An Apartment of Daylight.  And Memories.

One can say, the seeds of this interior design project was sowed more than 10 years ago.

Back then, myself, together with a like-minded friend, took on an interior design project for a client. It was a time when we both were in our early 30s and plunging headlong 'out there' professionally and personally. We were fresh and hungry, eager to make a point in design, and ready to take the next step in our personal lives with our (future) better halves. Nothing in design was impossible.

Similarly for our client then, they had settled down and are looking to start a family. They bought a large resale HDB apartment and got my friend in to give the design a shot. He roped me in as a design collaborator. We dropped by the site regularly after our day jobs, studying the site zealously in the dim light of the evening. We worked on the design in the night, and over the weekends. We lived and breathed design. The fact that the design was real - and not a paper exercise - gave us an adrenaline rush. Needless to say, we delivered on the brief despite the constraints imposed by the existing layout.

Fast forward to 2021, and the same clients contacted my friend again, who again contacted me to jump in. Now the proud parents of 2 young sons need a bigger space, and were ready to move on from their existing HDB apartment which was showing some wear and tear. As for my friend and I, we have since moved on in slightly divergent paths since those wind-in-the-hair years. I've continued to build on my architecture experience and had recently set up my own practice, whereas my friend had progressed to running his own renovation business. This time, he would do the renovations, and I, the design.

The key points of the client's brief bore strong similarities to the first brief over a decade ago. The strong desire for natural daylight, and a neatness in design was still present. We created clarity in the layout by tearing down the unnecessary walls. This opened up the apartment space. We took on an 'additive' technique and carefully re-inserted partitions only when required. The newly-created study space could bask in the same daylight as that in the living room through the use of full height glass panels. Simple moves, but with maximum impact.

We were exceptionally proud of the full size bathroom we created out of an existing WC space. The new bathroom is impossible to photograph properly. but I dare say we exceeded the client's expectations for this. Credit has to be given to my colleague Adlin for pushing it through and creating a marvelous space in its own right.  Further to that, the bulk of the brief was now more complicated and reflective of the 2 young sons they have with them now. Storage provisions, how kids study, how they move (or dash) to the rooms, the parent-child spatial relationship now takes centre-stage as opposed to the more free-wheeling design of their first apartment. This all resonated with me too as a father of an active 6 year old girl. This project really hammered home the impact of the passage of time on our lives.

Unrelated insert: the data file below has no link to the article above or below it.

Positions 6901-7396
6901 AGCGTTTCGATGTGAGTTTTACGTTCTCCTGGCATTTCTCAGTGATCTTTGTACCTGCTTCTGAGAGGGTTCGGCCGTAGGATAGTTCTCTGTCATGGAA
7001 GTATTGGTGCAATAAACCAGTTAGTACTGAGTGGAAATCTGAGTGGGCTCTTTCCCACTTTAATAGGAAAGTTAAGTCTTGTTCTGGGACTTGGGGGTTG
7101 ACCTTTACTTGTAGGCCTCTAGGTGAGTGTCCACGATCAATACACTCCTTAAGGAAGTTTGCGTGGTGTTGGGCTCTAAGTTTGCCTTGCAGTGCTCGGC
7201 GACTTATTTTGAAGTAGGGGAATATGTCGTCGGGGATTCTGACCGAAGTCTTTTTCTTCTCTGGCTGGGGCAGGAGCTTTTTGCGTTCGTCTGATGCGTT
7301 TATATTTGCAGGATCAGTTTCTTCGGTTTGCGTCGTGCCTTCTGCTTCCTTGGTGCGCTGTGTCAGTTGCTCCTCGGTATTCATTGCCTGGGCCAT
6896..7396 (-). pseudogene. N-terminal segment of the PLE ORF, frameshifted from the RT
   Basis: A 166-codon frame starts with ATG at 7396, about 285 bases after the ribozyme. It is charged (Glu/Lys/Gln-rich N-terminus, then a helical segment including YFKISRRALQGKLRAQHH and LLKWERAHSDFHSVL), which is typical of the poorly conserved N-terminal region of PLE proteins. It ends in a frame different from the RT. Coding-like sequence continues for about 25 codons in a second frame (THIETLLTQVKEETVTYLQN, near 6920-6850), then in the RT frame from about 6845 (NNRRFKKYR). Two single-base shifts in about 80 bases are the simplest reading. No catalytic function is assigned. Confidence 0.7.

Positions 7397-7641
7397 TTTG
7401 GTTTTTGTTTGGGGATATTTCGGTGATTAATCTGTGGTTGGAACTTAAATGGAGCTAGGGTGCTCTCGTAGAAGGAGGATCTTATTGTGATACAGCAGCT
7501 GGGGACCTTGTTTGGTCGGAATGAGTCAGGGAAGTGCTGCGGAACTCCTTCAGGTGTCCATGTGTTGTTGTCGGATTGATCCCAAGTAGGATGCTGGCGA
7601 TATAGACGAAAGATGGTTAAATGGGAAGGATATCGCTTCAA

Yet, apparently some things just do not change. I was reminded by the client on how my approach to kick start the design discussion had remained the same. It was all about the butter paper and the pencils. These were the tools that I trusted, and still trusted, to exercise my design thoughts at every start of a project. Amazingly, the client had kept a copy of one of the very first sketches we did of the first home as well. I jokingly told her it may be worth something in the NFT market.

As the project progressed, Adlin took on more of the day-to-day responsibilities of the project. For me, I could not help but reflect on how things had changed since that first apartment. Since then, the client, my friend and I have since move and forged our own paths. We used to talk about our respective aspirations. And now we had achieved them in some form or another. I have also come to realised it was a double edge sword to be too nostalgic about the past and subconsciously wish for the positive experience to just repeat for the new project. It created expectations based on the past, and it was dangerous for the present. Maybe we truly are older and wiser now, and just that bit more jaded.

Although in general this is a relatively straightforward interior design project, the complexities of thoughts that it threw up due to the history of the clients and with my friend was unprecedented.

In addition, I have also come to realised how design has to evolve with time and changing needs. Even with the same clients. I was fortunate the client was ready to work with the same team again for their new home. But I had to also allow for flexibility in the design process. It had to be fluid and reactive. I was more than convinced after this project that design cannot be 'my way or the highway'. There had to be a tacit understanding between the different stakeholders in the project, a common understanding that had to be achieved in order for a cohesive product to emerge.

This project was exciting, flattering, educational and bittersweet all at the same time. Alas, the beauty of Design.